FDA: Don't Let Your Dog Into Your Chocolate Easter Candy Leftovers

By: CBS News (Posted by Melissa Brunner)
By: CBS News (Posted by Melissa Brunner)

(CBS) The Easter season is over, leaving behind a plethora of chocolate treats and sweets. While enjoying them in moderation might not be the worst thing for your health, a leftover chocolate Easter bunny can cause deadly effects for your pet dogs.

The Food and Drug Administration issued a warning on Tuesday in a blog post reminding people about chocolate toxicity in dogs. Chocolate contains a caffeine compound called theobromine, which is toxic to dogs in certain quantities, according to the FDA. Signs of theobromine in pets include mild to severe vomiting, diarrhea, rapid heart rate, restlessness, hyperactivity, increased urination, muscle spasms and seizures.

Just how much is too much for your pooch? Minimum toxic theobromine doses range from 46 to 68 milligrams per pound for canines. About 50 percent of the dogs who consume 114 to 228 milligrams per pound or greater die.
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How much theobromine is found in chocolate depends on the kind you buy. Milk chocolate contains 44 mg of theobromine per ounce., while semisweet chocolate chips contain 150 milligrams per ounce. Baking chocolate has the most at a whopping 390 milligrams per ounce.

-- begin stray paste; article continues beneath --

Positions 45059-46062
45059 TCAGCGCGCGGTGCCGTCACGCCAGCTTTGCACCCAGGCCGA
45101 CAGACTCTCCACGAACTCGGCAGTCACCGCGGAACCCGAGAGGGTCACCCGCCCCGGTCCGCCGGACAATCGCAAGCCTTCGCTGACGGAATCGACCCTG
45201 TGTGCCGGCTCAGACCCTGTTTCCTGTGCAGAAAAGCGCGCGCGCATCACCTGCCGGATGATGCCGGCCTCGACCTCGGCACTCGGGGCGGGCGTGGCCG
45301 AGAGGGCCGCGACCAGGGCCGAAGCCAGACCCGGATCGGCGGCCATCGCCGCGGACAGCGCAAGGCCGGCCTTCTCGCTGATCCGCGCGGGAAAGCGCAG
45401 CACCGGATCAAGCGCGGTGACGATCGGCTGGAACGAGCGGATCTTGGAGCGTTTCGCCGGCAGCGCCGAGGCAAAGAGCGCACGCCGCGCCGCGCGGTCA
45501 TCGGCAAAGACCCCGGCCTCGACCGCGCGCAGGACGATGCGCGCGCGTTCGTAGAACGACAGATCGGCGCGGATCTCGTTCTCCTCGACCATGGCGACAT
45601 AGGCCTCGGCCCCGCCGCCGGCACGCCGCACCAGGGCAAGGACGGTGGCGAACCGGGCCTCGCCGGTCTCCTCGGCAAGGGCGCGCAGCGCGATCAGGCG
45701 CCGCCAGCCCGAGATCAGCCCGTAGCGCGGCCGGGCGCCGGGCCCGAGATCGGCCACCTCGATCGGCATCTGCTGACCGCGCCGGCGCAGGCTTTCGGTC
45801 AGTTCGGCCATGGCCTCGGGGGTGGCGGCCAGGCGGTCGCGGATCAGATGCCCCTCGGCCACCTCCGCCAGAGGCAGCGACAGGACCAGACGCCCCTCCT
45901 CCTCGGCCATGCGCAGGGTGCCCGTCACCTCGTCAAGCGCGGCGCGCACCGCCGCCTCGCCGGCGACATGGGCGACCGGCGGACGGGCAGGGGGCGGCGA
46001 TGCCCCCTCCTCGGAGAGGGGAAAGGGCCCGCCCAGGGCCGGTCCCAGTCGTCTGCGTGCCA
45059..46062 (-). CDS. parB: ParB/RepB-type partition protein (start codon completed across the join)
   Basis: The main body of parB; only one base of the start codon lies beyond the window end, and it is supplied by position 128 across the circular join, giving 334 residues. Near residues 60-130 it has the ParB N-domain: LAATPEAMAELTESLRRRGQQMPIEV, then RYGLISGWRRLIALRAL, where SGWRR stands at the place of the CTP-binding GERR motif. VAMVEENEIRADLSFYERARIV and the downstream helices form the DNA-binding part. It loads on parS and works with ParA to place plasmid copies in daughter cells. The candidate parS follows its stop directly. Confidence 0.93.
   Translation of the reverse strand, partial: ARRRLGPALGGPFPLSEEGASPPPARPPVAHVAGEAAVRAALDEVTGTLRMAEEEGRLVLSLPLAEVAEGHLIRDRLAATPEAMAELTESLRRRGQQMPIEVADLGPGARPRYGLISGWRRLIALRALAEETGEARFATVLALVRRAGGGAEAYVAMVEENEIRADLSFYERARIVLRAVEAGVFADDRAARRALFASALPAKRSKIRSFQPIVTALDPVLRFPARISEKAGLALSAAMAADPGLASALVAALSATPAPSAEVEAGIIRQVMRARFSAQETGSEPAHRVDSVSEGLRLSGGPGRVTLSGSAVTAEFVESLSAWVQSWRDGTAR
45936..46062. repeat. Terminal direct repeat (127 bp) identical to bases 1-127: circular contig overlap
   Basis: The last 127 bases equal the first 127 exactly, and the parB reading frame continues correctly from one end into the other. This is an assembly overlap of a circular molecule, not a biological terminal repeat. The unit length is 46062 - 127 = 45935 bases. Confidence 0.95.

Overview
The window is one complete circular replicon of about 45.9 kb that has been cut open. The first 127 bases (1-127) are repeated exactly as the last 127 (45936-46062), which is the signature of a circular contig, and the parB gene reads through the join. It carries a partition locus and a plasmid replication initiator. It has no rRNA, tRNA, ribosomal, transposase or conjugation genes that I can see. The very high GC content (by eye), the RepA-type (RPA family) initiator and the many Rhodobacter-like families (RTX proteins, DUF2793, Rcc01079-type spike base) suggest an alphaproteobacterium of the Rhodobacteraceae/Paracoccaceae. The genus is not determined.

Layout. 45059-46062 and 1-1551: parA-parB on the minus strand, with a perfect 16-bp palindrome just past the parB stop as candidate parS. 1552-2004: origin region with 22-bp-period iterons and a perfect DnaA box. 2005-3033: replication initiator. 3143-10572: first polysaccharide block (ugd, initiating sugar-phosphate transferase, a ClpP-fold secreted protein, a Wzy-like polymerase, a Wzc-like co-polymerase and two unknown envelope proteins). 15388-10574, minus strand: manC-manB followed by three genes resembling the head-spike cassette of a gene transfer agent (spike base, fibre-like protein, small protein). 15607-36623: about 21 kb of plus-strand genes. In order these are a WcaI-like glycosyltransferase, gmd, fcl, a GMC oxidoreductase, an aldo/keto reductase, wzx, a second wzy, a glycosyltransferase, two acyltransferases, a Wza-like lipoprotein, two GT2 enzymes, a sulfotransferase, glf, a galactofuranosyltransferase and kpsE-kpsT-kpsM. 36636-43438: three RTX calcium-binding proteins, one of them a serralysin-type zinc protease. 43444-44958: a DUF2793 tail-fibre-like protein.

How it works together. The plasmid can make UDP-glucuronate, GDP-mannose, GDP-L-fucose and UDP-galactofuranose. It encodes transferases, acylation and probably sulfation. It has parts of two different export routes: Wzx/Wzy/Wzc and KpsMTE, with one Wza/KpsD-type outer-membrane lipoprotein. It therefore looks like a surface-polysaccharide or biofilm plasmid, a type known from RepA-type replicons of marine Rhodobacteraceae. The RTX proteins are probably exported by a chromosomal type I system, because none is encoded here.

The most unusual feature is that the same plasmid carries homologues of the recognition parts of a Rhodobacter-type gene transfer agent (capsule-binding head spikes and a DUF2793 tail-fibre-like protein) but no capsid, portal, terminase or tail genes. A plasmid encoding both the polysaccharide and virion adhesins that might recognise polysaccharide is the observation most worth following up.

This means if your dog gets his paws on a chocolate bunny, he would only have to eat 1 ounce per 1 pound of his or her body weight of a milk chocolate treat to feel negative health effects. If the bunny was made out of semi-sweet chocolate, the dog would only have to consume 1 ounce for every 3 pounds of body weight to experience toxic effects. If your pet got a hold of baking chocolate, which has the most concentrated amount of theobromine, a dog would be severely sickened after only 1 ounce of chocolate per 9 pounds of weight.

One veterinarian told WebMD that the worst case of chocolate poisoning she saw was when owners fed their 8-pound dog a pound of chocolate which was contained in his birthday cake.

"We had to treat the dog with fluids and anti-seizure medication for five days," Michelle DeHaven, who practices in Smyrna, Ga., said. "Every time we stopped the meds he would start seizuring again. You wouldn't feed a kid a pound of chocolate, but they fed it to a small dog."

Avoid all chocolate treats for your dog to stay on the safe side. If your dog has eaten a chocolate treat, call a veterinarian immediately so they can recommend the correct course of treatment.

The FDA also has a kids' guide on chocolate toxicity in dogs so children can learn about the risks.

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